The boat opened up not only the whole of the Alonissos coast– many of its north-shore beaches are only accessible by sea – but also the small coves and pocket beaches of nearby Peristera. Our favorite expedition by boat, though, was ‘cave swimming’, as Brigid dubbed it – snorkeling into the nearly hidden grotto near Lalarias Beach, on the island’s northeast corner. It lies around a headland just beyond the well-advertised and often visited Blue Cave. On both occasions we had the beach and grotto entirely to ourselves. Photo: Returning from ‘cave swimming.’

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Your own boat is by no means a necessity, however. A variety of day charters are available from the Patitiri waterfront, offering beach-going, scuba diving, trips to the Blue Cave, dolphin-spotting and other eco-tours, to name a few. Alonissos and half a dozen of its offlying islands, including Skantzoura and Peristera, comprise the 850-square-mile National Marine Park, which was founded in 1992 as a nature reserve to protect such species as the Mediterranean monk seal. The seal has since become something of an unofficial mascot for Alonissos, and even has a small education center in Patitiri dedicated to it.

A day on Alonissos means a day at the beach, of which there are more than 70 by my count. There are beaches for families (Chrisi Milia, Tzortzi Ghialos…); beaches for naturists (Mikros Mourtias); beaches for harbor swimmers (Votsi); beaches for loners (almost any on the north shore); and beaches for the truly indolent, where €5 will secure you a chaise lounge, umbrella and refreshments delivered from a casual beach bar (Kokkinokastro, Aghios Dimitrios…). When I visited Aghios Dimitrios 40 years ago, I had it nearly to myself, with nary a cappuccino freddo in sight. I think I like it better today.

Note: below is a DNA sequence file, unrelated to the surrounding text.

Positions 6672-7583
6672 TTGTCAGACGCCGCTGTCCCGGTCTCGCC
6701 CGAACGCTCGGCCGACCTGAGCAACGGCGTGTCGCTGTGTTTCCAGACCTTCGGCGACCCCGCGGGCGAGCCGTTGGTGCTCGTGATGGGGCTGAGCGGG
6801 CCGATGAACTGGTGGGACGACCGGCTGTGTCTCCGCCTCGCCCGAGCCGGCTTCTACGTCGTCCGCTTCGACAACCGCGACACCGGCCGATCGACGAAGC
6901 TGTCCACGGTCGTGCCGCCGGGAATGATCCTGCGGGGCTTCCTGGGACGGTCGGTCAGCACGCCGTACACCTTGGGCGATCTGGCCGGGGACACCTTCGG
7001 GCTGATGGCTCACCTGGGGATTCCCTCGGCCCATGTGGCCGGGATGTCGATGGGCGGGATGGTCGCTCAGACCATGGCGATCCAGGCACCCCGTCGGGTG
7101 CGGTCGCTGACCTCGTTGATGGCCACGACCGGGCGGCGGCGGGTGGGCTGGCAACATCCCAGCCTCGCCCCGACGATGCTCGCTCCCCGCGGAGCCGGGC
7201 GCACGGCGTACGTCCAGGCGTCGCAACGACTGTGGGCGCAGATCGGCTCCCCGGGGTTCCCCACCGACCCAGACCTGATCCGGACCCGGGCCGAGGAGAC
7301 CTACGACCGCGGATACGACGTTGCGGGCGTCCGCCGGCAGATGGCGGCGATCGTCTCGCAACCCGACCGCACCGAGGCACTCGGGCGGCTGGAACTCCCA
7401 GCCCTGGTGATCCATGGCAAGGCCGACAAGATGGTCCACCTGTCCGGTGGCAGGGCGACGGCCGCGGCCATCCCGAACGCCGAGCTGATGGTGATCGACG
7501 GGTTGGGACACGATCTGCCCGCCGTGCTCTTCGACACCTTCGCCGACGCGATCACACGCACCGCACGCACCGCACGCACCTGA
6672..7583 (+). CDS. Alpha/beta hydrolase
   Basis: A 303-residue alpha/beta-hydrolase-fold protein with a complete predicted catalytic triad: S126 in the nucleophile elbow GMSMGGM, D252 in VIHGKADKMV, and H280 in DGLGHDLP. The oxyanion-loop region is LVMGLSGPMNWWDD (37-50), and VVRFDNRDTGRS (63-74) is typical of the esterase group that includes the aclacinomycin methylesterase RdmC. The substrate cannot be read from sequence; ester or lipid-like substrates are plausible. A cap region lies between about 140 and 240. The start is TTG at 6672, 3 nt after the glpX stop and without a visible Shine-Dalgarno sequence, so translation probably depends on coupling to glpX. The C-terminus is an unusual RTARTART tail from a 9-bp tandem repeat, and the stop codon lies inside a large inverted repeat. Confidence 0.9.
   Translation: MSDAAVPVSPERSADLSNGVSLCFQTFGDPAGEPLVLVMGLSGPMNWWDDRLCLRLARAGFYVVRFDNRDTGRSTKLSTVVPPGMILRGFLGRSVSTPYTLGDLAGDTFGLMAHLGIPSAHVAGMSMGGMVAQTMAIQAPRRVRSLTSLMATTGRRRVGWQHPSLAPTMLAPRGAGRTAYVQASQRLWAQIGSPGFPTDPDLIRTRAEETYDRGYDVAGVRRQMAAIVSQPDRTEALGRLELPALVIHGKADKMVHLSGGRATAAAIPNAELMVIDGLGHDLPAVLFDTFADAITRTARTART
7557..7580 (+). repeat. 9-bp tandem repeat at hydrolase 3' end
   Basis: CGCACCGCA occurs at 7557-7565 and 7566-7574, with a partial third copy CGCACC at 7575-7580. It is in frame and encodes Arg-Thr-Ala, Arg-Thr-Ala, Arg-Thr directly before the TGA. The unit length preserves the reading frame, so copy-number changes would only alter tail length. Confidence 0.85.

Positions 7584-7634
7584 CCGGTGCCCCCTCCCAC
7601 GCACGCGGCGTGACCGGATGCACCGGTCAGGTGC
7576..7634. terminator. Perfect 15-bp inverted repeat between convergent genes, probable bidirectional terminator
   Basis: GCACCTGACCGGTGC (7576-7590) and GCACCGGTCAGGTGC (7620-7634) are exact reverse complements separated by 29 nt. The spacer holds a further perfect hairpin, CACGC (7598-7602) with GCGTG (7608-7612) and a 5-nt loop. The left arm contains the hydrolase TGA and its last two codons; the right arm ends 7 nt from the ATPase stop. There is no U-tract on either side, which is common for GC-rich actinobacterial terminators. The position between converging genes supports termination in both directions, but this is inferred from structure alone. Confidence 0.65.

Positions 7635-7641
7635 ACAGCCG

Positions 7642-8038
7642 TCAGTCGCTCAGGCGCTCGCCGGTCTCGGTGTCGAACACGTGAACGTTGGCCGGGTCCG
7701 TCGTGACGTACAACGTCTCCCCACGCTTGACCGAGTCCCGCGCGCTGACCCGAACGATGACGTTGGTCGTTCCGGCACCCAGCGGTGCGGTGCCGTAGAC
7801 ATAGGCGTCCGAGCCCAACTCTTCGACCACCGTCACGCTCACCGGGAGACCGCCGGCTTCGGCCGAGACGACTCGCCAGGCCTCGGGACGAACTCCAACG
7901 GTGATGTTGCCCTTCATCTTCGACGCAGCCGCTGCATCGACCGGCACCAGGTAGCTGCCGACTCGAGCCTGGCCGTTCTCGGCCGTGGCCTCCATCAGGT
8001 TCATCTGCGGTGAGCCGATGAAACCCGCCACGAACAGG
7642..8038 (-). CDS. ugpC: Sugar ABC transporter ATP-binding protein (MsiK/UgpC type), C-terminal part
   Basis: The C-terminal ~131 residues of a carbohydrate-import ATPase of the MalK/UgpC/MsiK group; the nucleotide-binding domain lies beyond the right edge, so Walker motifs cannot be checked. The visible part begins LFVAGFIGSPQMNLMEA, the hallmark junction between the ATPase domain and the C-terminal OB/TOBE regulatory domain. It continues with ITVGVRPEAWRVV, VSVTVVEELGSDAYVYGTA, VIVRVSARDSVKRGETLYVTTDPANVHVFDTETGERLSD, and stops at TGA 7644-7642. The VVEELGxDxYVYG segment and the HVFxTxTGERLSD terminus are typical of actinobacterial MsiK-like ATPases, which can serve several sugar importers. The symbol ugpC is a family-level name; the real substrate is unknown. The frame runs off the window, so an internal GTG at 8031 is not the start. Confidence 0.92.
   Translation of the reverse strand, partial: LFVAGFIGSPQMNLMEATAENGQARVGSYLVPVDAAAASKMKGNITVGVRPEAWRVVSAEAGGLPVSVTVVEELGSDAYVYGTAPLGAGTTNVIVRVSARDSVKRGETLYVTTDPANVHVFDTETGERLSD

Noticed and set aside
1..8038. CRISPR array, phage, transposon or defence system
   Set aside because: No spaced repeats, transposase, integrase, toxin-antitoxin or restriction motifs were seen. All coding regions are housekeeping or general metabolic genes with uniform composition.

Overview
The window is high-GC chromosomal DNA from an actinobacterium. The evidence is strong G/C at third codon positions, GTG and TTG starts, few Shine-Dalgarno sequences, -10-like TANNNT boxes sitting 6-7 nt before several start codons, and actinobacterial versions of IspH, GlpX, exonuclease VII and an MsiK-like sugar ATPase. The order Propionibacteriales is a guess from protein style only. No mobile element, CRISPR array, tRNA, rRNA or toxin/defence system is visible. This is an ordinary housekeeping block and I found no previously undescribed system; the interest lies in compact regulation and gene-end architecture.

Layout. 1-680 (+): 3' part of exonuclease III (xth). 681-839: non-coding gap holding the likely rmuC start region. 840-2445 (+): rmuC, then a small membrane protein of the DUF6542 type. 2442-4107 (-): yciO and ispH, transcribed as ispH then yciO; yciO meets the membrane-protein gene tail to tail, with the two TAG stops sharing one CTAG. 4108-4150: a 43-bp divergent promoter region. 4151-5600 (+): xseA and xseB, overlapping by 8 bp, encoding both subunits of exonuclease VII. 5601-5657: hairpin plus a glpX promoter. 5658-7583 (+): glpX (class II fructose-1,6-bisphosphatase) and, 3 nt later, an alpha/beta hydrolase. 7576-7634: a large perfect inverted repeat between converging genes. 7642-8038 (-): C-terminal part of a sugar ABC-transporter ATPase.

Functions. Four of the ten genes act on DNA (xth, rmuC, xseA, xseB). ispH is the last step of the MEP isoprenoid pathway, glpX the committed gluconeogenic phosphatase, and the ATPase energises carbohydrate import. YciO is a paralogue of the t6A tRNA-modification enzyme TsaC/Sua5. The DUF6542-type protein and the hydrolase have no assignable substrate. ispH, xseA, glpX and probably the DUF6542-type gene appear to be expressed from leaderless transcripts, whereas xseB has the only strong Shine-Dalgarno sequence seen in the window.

Alonissos is also an island for hikers, with numerous marked trails, many following old donkey and goat paths. Accessing them is easy, thanks to the availability of excellent maps, and guides such as Alonissos on Foot. Many of the trails lead to secluded beaches. One, tackled by Brigid and Charlie, our oldest son, leads up through maquis scrub to the top of Kouvouli, the island’s highest peak at 1,558 feet. From there one can see Alonissos in its entirety, stretching out along its southwest-to-northeast axis.

So went our days: boat, beach, occasionally a trail. We never visited the island’s Historical and Folklore Museum, or the renowned International Academy of Classical Homeopathy. And we were too early for the annual August 15th traditional wedding revival festival.

But we can tell you where to find the best gyro – Red Rooster, in Patitiri – and our favorite restaurant, Dendrolimano , on Votsi Harbor.